Moses would go on to grow into a man. His time in the palace would have afforded him great opportunities, yet he knew his story and his God.
One day, when Moses had grown up, he went out to his people and looked on their burdens, and he saw an Egyptian beating a Hebrew, one of his people. He looked this way and that, and seeing no one, he struck down the Egyptian and hid him in the sand. When he went out the next day, behold, two Hebrews were struggling together. And he said to the man in the wrong, “Why do you strike your companion?” He answered, “Who made you a prince and a judge over us? Do you mean to kill me as you killed the Egyptian?” Then Moses was afraid, and thought, “Surely the thing is known.” When Pharaoh heard of it, he sought to kill Moses. But Moses fled from Pharaoh and stayed in the land of Midian. And he sat down by a well.
“Hebrews 11:24-26 Tells us what happened in the heart and mind of Moses as he looked at their burdens.”
By faith Moses, when he was grown up, refused to be called the son of Pharaoh's daughter, choosing rather to be mistreated with the people of God than to enjoy the fleeting pleasures of sin. He considered the reproach of Christ greater wealth than the treasures of Egypt, for he was looking to the reward.
Moses was grieved by the burden of his people and yet because of his outwardly prestige, his brethren could not identity with his inner alignment. “Just like Jesus, Moses could not deliver when he lived in the palaces of glory. He had to come down off the throne, away from the palace and into a humble place before he could deliver his people (Guzik).”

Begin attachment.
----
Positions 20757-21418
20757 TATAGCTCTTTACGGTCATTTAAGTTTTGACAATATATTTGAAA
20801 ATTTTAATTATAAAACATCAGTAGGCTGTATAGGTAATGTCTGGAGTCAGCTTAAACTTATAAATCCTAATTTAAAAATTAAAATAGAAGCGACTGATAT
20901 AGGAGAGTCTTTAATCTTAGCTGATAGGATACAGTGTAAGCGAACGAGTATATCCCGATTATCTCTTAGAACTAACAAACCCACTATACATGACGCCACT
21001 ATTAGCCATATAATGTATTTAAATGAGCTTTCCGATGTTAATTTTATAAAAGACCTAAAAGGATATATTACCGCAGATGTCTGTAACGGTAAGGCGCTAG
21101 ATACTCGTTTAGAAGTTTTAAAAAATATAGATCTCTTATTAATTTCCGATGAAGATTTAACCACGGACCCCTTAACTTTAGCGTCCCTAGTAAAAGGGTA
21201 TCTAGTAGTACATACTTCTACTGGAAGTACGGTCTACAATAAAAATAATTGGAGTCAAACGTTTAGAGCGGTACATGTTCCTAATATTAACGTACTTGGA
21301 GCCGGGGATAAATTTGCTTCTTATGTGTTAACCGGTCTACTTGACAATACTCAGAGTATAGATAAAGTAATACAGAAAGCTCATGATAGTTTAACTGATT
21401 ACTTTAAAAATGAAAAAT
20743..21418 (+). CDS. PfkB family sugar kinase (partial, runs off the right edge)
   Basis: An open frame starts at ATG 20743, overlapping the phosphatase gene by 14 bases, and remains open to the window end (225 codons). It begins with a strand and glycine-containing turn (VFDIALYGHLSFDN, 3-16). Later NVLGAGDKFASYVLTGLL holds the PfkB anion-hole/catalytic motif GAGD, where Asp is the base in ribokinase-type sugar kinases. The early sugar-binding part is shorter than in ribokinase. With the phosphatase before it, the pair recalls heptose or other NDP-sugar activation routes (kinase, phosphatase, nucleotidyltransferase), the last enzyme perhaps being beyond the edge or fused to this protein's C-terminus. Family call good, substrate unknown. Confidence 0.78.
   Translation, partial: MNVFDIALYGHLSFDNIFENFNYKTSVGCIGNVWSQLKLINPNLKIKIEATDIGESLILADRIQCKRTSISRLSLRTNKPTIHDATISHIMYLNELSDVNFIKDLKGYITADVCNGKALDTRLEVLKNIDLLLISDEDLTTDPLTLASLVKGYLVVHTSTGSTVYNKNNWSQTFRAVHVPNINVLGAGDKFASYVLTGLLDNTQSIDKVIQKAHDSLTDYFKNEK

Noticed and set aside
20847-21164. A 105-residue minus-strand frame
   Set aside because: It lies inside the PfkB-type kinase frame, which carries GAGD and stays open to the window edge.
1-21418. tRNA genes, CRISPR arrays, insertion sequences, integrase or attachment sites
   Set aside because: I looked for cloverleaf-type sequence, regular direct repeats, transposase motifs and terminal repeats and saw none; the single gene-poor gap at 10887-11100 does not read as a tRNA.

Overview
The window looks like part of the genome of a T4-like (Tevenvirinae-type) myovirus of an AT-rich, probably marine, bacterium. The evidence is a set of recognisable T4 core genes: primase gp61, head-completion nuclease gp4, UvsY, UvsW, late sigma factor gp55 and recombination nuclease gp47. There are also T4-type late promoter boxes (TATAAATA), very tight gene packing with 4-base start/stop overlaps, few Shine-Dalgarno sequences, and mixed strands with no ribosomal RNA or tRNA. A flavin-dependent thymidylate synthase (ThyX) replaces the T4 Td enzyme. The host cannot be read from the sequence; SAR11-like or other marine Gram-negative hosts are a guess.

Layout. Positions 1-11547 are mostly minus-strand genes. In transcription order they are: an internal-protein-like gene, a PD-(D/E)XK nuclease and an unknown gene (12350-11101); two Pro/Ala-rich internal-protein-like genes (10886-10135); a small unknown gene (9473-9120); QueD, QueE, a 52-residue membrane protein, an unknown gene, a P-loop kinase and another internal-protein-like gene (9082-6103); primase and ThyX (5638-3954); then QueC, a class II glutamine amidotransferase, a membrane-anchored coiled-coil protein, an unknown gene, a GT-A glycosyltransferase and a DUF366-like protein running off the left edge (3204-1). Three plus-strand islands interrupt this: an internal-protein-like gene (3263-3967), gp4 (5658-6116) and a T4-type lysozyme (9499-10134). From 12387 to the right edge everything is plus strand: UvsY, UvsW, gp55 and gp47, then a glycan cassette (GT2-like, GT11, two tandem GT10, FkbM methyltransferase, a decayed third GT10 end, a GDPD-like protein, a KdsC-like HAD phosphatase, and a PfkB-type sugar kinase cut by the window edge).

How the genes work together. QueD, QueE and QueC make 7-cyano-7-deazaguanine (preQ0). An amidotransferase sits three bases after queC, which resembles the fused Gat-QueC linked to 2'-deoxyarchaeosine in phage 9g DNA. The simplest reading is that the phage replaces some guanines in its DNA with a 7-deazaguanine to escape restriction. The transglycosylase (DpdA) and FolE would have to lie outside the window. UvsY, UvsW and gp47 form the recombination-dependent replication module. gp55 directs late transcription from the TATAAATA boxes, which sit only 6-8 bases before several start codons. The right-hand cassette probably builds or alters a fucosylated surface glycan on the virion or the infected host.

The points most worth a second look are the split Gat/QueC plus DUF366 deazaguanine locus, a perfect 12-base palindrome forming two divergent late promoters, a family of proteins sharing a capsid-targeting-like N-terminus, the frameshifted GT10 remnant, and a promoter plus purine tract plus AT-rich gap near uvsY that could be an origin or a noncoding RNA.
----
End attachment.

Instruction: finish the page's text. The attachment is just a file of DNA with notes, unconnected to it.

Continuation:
His story shows us that sometimes having acknowledgement and grief over injustice and oppression is not enough. Humility in such a way that demonstrates proximity to the struggle is needed to be a leader, and others will recognize and follow towards change.
God would “hear” the cries of the Hebrews and respond years later but it started with:
A mother who feared God more than she did man. A Princess who went against the currents of systematic oppression, to value the dignity she saw in humanity. A leader who moved from an inward grief and acknowledgement of injustice, to an outward reality demonstration of humility.
Their stories are messy, resilient, difficult, complex, and yet beautiful. Through them we see God’s redemption and his saving grace. He shines through them as they chose to wrestle with the difficult realities of their society and culture in humility. This Black History month, I encourage you to wrestle with the difficult realities of our society and race that an onlooking world would get to see God’s glory displayed through us.
Post Written by Charlotte Crabbe, Cru High School.
“Exodus.” The MacArthur Study Bible. Nashville, TN: Thomas Nelson, Inc, 1997.
“Abolitionist Biographies” PursuitOfFreedom.org, 12 February 2019. http://pursuitoffreedom.org/abolitionist-biographies/.
“Study Guide for Exodus 2” BlueletterBible.org, 12 February 2019. https://www.blueletterbible.org/Comm/guzik_david/StudyGuide2017-Exd/Exd-2.cfm?a=52007.